Donald Trump doesn't take Britain, France or Germany seriously
Like any successful wheeler and dealer, Donald Trump knows how to make his clients feel the illusion of being valued.
PARIS - Barack Obama wasn't very interested in Europe. Something which was made clear in 2010, when he didn't even show up for an EU-US summit in Madrid. Instead, at least in the early part of his presidency, Obama focused on Asia. Leaving the old continent to dwell on its diminished importance in Washington.
Yet, despite this snub, Obama generally went through the motions and treated its leaders with respect. Indeed, he belatedly realized that the likes of Angela Merkel and David Cameron were liberal bedfellows useful for his issues-driven presidency. Nevertheless, there's a lingering feeling that the Democrat darling never really got Europe.
By contrast, his successor Trump, with his family roots in Germany and Scotland, arguably understands the place better than any US president since John F. Kennedy. He's married into both Czechia and Slovenia and spent decades crisscrossing the continent, pursing business deals from County Clare in Ireland to the Russian capital of Moscow.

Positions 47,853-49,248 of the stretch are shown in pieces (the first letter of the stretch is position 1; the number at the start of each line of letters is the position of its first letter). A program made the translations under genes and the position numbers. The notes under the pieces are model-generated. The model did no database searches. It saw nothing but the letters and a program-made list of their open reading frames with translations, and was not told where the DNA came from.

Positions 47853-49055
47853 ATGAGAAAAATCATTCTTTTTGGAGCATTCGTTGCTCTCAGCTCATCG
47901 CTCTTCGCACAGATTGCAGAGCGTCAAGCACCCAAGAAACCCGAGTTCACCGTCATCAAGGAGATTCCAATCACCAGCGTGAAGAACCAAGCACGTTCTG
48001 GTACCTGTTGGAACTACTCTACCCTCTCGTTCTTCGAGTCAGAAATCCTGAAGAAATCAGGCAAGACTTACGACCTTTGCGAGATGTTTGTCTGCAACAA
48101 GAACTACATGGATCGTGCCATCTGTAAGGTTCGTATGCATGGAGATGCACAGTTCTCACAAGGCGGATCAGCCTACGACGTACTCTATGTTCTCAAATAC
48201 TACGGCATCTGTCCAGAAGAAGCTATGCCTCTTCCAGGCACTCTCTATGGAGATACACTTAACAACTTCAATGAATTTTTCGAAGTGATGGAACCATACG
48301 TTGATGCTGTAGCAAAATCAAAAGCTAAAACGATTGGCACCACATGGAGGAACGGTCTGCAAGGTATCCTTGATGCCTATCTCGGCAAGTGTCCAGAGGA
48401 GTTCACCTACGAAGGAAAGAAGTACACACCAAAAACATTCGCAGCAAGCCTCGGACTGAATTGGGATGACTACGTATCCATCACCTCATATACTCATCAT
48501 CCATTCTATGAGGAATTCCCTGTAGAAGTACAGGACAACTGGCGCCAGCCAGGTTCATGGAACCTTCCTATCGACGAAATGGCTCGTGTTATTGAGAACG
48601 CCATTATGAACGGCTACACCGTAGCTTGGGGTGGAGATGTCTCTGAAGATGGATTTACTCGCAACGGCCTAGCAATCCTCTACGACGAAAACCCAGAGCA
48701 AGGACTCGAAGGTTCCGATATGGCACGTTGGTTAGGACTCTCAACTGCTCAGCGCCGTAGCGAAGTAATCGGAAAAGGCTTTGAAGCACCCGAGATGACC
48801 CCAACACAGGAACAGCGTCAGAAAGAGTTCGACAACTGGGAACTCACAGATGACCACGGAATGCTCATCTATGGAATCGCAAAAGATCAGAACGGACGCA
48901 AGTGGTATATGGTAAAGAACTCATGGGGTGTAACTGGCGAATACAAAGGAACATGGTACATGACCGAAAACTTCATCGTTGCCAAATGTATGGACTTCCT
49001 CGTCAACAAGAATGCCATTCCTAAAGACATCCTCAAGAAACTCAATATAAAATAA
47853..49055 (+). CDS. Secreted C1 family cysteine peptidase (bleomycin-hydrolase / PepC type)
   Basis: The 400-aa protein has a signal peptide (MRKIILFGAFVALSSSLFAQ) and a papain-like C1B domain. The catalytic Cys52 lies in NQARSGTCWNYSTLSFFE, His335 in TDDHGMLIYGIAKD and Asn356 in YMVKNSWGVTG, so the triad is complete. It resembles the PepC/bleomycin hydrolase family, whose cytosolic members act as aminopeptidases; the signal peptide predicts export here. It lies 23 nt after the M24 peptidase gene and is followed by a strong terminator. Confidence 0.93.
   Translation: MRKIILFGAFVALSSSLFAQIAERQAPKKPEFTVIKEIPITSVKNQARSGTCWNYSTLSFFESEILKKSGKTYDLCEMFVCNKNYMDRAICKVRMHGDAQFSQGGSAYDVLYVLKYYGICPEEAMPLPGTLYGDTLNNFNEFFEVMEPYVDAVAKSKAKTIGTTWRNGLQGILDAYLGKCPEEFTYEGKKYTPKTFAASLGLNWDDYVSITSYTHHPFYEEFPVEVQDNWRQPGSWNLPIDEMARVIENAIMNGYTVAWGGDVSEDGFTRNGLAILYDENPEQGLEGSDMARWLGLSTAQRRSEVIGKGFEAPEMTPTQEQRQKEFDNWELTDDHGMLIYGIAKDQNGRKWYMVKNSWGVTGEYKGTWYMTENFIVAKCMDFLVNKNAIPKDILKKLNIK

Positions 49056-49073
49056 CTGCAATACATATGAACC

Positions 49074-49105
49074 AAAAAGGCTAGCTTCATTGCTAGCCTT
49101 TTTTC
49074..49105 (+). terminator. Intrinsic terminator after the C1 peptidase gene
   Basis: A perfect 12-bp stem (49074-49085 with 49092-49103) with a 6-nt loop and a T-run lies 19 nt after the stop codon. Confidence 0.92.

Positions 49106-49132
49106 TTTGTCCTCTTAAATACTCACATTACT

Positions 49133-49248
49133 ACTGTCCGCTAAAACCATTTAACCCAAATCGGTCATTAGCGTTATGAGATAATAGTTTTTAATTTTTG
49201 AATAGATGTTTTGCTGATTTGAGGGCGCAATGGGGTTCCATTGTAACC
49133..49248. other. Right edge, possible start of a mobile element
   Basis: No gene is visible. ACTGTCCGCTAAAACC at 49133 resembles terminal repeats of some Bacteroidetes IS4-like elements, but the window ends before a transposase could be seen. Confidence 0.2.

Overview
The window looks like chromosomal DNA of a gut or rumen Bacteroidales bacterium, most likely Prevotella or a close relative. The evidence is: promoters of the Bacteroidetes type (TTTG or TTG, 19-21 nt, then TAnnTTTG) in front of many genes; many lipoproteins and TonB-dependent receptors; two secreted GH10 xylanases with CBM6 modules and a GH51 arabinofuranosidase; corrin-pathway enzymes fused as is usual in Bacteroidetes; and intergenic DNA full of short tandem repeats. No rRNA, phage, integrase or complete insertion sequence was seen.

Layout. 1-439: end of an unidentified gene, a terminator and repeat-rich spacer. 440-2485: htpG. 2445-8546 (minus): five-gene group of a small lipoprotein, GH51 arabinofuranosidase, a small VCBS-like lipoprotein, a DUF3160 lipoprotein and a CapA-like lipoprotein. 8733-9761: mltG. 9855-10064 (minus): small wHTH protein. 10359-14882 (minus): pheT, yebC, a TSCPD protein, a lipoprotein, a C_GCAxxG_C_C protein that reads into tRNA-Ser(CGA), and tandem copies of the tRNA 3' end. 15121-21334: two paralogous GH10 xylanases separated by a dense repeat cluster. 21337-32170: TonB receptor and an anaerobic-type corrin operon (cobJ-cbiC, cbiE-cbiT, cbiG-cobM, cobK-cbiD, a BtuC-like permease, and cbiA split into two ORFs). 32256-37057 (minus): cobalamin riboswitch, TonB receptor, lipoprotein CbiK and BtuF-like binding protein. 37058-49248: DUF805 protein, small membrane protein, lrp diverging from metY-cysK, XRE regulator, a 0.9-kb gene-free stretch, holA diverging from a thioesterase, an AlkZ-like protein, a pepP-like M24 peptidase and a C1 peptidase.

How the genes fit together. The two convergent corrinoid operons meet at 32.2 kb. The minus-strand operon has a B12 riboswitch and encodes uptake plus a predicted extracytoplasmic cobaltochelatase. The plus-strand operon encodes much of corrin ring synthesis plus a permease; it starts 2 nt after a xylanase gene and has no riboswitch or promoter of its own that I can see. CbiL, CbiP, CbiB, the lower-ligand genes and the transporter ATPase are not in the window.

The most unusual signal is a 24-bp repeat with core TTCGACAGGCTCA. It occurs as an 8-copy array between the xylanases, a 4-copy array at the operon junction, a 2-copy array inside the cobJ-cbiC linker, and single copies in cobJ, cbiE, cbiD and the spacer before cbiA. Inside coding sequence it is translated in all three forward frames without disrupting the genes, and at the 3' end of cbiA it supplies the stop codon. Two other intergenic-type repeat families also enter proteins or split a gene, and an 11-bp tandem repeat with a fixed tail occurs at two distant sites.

And it's clear all this experience has taught him not to take any of America's NATO partners seriously. Because, make no mistake, Trump doesn't see them as allies. Instead, he views them as client states who are subject to Washington's orders.
Of course, the West European "big three" only have themselves to blame for this situation, as they never heeded the old maxim: "United we stand, divided we fall." And rather than pooling resources to create the sort of "common European home" once proposed by figures as diverse as Mikhail Gorbachev and Charles de Gaulle, they've jostled for American favor. Which makes them appear weak and easily manipulated.
The contemporary roots of this self-defeating competition go back to 2003, when then British Prime Minister Tony Blair broke ranks with his EU partners to support George Bush's illegal invasion of Iraq. Blair partially justified his unpopular gambit by making constant references to a supposed "special relationship" between London and Washington. Meanwhile, Bush, desperate for partners to help legitimize his aggression, went along with the rhetoric.